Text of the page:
Friday, April 16th, 2021

Keeping kids healthy starts with the parents

Posted: Friday, January 22, 2016

Article submitted by Kelly Sickafoose

This time of year, many people talk about health and wellness. These conversations should pertain to youth as well. Parents and educators play a critical role in motivating youth to avoid alcohol, tobacco and drug use while at the same time increasing healthy behaviors like regular physical activity, getting an adequate amount of sleep, eating nutritious foods, and controlling stress. Discussions could include the benefits of being physically fit and strong, and how substance use interferes with goals they have set.

Young people are being exposed to alcohol, tobacco and other drugs at an alarmingly early age. Accepting this as an indisputable fact is the first step in keeping our children substance-free. State and national surveys show that substance use begins as early as age ten. Many experts agree that children should know the difference between taking drugs prescribed by their doctor and administered by a parent or trusted adult to heal sickness versus taking any type of drug from anyone else by the time they attend first grade.

The research on substance use among youth indicates many internal and external factors contribute significantly to predicting early and problematic use of alcohol and drugs among youth. Internal factors include social norms (the perception that “everyone” is using), self-regulation skills (setting and achieving pro-social goals), and modeling from friends, family, and peers both in-person and as seen in the media. External factors include monitoring youth social experiences outside the home, and easy access to substances.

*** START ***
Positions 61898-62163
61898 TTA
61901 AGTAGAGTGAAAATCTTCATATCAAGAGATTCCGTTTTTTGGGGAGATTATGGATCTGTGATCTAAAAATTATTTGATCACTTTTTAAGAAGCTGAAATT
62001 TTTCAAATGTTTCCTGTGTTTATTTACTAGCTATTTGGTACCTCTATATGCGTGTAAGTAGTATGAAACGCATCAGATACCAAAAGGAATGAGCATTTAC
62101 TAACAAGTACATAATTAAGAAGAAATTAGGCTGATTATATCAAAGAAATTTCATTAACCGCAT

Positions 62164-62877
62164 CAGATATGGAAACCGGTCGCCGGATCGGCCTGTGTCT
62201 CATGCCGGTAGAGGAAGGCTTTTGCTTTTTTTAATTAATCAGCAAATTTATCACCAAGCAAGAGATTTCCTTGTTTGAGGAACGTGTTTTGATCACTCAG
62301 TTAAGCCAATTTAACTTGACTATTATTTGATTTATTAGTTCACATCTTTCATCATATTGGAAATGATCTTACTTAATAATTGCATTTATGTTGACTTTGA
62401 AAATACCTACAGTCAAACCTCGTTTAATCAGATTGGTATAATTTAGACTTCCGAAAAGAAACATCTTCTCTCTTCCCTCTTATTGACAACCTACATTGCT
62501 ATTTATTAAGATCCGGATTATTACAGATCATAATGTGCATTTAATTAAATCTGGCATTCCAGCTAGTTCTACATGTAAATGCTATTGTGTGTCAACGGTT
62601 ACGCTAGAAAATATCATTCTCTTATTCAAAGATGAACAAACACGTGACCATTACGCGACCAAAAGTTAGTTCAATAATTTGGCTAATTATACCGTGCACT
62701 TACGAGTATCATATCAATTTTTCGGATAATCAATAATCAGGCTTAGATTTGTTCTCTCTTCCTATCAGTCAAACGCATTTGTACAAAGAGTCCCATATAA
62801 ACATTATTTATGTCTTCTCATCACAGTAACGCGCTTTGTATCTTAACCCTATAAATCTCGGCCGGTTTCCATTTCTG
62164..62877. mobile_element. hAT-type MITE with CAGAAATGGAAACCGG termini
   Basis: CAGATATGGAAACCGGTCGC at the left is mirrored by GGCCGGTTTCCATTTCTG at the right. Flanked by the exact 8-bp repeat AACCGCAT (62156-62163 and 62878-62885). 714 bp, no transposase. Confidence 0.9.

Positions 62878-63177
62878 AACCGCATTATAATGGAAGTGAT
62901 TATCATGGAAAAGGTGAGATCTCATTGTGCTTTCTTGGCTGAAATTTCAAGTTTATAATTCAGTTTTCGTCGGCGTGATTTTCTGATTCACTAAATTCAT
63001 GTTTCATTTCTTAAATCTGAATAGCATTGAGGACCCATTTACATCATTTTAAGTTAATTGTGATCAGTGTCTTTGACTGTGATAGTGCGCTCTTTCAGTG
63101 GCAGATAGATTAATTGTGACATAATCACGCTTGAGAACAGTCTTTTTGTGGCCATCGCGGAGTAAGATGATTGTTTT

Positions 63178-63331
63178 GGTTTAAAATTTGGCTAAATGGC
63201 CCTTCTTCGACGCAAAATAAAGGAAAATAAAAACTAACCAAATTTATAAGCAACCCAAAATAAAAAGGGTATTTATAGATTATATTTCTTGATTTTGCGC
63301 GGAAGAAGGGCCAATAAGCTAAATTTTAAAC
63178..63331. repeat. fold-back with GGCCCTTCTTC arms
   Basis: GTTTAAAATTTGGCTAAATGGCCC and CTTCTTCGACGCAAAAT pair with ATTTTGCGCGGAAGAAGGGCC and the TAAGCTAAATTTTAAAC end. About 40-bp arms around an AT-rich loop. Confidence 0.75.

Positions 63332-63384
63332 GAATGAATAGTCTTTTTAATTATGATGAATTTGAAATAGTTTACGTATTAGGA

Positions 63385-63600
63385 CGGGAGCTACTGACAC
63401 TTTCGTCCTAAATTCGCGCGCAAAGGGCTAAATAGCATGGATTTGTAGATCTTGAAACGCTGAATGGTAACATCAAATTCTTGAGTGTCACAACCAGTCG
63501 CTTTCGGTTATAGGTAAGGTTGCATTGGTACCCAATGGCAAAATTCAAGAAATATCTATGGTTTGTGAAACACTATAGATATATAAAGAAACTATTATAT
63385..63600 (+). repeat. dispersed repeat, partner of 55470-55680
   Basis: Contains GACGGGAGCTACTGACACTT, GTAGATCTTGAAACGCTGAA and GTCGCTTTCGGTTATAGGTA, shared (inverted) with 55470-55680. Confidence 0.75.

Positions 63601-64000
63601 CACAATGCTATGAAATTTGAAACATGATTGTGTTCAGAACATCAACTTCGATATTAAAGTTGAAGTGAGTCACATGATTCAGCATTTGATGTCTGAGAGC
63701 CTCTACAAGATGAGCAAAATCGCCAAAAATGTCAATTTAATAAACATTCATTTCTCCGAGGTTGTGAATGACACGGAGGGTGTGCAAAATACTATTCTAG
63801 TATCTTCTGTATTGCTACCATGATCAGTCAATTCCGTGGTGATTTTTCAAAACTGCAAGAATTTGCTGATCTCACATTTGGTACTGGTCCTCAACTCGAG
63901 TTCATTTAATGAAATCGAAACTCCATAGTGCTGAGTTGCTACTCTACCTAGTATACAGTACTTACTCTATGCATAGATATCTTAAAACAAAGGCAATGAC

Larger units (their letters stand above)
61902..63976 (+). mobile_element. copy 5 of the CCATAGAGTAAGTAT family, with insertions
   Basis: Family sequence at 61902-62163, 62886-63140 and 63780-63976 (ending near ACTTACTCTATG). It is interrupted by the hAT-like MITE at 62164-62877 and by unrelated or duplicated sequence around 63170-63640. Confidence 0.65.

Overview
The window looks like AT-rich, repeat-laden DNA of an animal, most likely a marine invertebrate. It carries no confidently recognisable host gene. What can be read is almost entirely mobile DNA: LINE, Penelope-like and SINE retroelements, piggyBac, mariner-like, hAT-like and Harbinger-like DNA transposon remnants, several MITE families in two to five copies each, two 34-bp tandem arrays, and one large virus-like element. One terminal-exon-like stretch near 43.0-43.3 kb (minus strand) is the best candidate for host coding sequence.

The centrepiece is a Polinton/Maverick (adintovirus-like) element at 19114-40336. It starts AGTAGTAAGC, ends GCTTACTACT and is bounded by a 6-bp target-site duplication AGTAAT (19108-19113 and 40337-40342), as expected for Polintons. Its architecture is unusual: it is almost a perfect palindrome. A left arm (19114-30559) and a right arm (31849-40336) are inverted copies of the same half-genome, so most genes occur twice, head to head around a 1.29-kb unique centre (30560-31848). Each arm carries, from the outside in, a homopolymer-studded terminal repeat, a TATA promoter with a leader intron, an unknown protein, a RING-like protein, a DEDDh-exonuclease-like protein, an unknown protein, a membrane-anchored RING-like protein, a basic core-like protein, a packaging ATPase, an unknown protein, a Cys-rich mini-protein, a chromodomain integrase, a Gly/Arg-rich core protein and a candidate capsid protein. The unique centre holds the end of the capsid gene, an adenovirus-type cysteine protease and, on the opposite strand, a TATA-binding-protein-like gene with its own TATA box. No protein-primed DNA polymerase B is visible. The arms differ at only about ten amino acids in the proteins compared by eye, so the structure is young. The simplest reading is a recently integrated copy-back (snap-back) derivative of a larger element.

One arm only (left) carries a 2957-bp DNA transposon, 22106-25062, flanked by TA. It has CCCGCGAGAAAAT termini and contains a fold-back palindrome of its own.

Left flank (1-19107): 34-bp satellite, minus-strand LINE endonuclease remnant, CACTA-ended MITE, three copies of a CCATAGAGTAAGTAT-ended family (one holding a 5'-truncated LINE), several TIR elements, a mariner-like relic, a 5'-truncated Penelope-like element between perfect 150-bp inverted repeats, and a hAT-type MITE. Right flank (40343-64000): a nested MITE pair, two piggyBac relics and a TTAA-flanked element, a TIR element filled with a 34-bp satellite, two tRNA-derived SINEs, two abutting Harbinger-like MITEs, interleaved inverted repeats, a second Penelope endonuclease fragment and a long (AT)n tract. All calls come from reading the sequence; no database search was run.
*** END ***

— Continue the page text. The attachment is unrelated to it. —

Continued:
Research also shows that youth with authoritative parents have the lowest levels of drug and alcohol abuse. They also have better self-regulation, more confidence, and better social skills. Authoritative parents are loving but firm, warm, responsive, and empathetic, and they also make age-appropriate demands. They are attuned and responsive to their kids’ feelings, and they calmly set limits. The greatest drug and alcohol use seems to be linked to permissive parenting (loving but not firm enough), and absent parenting (not being present or being indifferent).

Regular family dinners are a prime opportunity for parental engagement. While the food is what brings families to the table, the significance of the family meal is something bigger; it’s about parents and children engaging in conversation, making connections, and strengthening bonds. Although dinnertime can be stressful and challenging, sitting across from your children at the kitchen table, sharing a meal while talking with them and actively listening to them to show you care about what’s happening in their world is of incredible value and worth – for children and parents.

You may feel like there’s very little you can do to stem the tide of substance use, but your children are listening and they will hear you. Inundate them with positive messages about their role in the community and about the benefits and advantages of staying substance-free. Get involved in helping children make the right choices.

For more information, please visit us on Facebook at Local Anti-Drug Coalition Efforts - LACE.